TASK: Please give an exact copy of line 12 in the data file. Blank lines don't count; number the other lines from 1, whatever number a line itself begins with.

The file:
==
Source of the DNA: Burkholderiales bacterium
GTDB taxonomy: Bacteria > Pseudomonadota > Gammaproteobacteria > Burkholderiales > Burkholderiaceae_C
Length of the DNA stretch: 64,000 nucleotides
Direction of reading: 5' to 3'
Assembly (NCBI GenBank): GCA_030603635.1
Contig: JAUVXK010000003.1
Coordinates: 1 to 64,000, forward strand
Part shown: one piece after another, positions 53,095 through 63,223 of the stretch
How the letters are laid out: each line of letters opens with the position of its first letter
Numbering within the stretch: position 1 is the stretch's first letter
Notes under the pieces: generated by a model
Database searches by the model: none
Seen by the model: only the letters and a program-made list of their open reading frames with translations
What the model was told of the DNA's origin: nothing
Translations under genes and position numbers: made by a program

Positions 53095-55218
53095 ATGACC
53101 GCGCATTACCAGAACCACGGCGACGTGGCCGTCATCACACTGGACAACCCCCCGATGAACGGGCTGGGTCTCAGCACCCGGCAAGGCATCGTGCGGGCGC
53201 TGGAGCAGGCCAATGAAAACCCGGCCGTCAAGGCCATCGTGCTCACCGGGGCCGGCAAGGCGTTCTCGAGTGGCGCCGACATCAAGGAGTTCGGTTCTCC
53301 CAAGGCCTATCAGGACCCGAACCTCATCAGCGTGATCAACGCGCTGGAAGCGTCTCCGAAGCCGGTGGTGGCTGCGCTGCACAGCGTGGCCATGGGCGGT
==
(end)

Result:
Database searches by the model: none